The British Columbia Expropriation Compensation Board has rejected a compensation claim brought by Nicholas and Barbara Rawcliffe against the British Columbia Ministry of Environment, Lands and Parks.
The Rawcliffes had alleged that four Surrey building lots owned by them had been constructively expropriated through application of a scheme of complex development regulations triggered by their desire to construct houses on the lots. The regulations pertained to requirements for protection of fish habitat.
The Expropriation Law Centre reported on this story (Should owners bear the cost of stream protection?) in November 2000 shortly after the evidence in the case had been heard. The decision was released on February 6, 2002 and is available to subscribers under the case citation:  EXLAW 301.
As described in the Board's decision, the claimants had argued that enactment of s.35 of the Fisheries Act in 1985 was the triggering event which caused the constructive expropriation. However, the Fisheries Act is federal legislation and the Board declined to take jurisdiction as a result. The Rawcliffes attempted to get around this problem by arguing that the Province had acted in partnership with the federal government but this allegation was rejected. The Board also found that all three levels of government had independent roles to play in relation to regulation of land development where fish habitat is involved. However, action against the federal government could only have proceeded in Federal Court.
The Board's decision is lengthy and carefully considered. Although it quickly dismissed the claim on the jurisdictional issue, the Board went on to consider many other issues that had been raised. In doing so the Board may have helped shed some light on what has been a very thorny problem for land owners and developers for many years.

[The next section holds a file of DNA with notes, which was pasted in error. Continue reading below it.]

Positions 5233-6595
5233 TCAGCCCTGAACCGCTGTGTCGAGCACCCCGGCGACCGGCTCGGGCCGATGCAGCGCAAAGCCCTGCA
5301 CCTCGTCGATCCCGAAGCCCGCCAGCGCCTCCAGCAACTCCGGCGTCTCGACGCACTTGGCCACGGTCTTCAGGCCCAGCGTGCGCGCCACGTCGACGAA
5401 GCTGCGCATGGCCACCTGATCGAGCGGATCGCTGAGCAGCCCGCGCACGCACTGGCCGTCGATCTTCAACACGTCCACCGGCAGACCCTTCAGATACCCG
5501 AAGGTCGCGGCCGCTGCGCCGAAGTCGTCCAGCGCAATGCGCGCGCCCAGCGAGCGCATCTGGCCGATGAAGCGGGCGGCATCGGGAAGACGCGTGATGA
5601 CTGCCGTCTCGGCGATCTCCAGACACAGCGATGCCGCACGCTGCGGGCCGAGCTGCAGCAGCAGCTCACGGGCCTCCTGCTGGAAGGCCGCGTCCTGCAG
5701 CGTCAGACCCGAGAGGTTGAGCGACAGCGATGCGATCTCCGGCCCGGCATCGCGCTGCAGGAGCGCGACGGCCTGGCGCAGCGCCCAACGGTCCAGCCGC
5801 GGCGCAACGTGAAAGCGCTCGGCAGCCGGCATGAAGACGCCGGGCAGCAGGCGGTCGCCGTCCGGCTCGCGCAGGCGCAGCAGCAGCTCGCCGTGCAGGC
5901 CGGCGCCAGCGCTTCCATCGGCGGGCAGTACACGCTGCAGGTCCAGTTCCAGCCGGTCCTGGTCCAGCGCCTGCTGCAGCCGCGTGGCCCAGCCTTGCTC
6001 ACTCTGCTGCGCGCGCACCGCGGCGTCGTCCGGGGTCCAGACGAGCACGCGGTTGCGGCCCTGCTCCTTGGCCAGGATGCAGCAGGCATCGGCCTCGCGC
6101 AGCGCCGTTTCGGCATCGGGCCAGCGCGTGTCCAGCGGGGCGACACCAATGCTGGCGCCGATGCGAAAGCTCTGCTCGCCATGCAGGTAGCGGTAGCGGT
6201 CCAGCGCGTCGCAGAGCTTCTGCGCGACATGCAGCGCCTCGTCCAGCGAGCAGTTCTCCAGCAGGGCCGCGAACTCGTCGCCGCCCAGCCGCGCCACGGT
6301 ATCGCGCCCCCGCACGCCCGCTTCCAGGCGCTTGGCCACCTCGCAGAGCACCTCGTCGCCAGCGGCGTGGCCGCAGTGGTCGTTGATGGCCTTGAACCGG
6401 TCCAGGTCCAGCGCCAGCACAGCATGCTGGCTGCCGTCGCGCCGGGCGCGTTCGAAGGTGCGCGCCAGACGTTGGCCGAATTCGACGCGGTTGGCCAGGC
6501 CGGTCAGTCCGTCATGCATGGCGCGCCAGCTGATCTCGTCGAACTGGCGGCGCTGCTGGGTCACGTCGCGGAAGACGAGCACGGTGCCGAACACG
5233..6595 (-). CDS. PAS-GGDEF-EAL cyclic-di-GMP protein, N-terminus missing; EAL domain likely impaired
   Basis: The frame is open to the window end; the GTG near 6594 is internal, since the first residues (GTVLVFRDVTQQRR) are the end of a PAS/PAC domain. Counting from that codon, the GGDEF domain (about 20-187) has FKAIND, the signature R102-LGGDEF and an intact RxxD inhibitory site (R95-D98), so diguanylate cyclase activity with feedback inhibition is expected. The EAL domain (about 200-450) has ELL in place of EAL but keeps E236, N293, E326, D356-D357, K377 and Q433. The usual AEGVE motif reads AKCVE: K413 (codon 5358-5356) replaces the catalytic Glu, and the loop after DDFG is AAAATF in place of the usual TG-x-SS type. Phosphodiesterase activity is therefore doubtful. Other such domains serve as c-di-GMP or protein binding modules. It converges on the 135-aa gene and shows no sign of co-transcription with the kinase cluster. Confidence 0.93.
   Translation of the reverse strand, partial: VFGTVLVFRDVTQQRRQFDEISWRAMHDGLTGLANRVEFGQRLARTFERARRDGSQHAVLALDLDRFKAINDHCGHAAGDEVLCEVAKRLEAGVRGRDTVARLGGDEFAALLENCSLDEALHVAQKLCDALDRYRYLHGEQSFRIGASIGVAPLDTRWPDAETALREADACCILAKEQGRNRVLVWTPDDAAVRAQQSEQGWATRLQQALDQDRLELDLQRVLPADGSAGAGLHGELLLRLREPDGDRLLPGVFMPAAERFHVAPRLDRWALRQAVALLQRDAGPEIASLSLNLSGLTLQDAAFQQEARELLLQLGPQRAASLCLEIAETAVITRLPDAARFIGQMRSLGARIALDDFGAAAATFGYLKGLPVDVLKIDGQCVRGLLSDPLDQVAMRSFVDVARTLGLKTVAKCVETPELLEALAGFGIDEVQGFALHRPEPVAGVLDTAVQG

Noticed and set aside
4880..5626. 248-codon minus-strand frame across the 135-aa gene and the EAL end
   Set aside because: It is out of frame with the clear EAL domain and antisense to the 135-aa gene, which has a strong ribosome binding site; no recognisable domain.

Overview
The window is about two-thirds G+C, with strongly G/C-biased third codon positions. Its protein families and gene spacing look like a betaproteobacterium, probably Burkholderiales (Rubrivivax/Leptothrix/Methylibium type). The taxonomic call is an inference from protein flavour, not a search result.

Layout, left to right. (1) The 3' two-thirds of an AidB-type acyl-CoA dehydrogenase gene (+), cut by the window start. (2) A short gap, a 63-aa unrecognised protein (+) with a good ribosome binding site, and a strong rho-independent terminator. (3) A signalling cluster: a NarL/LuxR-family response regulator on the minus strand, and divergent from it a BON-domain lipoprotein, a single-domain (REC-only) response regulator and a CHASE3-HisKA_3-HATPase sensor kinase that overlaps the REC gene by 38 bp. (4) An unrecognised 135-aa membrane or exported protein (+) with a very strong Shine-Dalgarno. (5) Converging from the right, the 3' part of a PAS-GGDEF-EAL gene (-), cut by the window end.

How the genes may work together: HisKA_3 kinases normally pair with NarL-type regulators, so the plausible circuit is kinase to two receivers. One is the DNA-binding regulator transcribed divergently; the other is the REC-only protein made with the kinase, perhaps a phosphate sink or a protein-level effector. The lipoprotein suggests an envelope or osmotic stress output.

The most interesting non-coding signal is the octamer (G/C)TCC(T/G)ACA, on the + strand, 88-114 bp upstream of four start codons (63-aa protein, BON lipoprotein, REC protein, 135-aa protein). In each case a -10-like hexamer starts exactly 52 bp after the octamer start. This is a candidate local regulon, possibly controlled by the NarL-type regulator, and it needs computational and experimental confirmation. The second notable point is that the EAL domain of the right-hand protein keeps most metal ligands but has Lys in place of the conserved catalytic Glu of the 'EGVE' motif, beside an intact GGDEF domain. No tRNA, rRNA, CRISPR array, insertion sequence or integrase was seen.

Another significant problem for the Rawcliffes was that they had not applied for building permits prior to commencing their action. As a result, the claim was based upon a number of assumptions as to what restrictions would be imposed on their development. The Respondent responded to this by leading evidence which demonstrated that a number of these assumptions were not correct.
Although the claim was dismissed, the Board offered some solace to all developers by observing that owners of land in fisheries sensitive zones may be forgiven for questioning the fairness of the bureaucratic process. It commented that there is a clear lack of regulatory authority for many of the restrictions and controls put in place and invited all three levels of government to address this problem.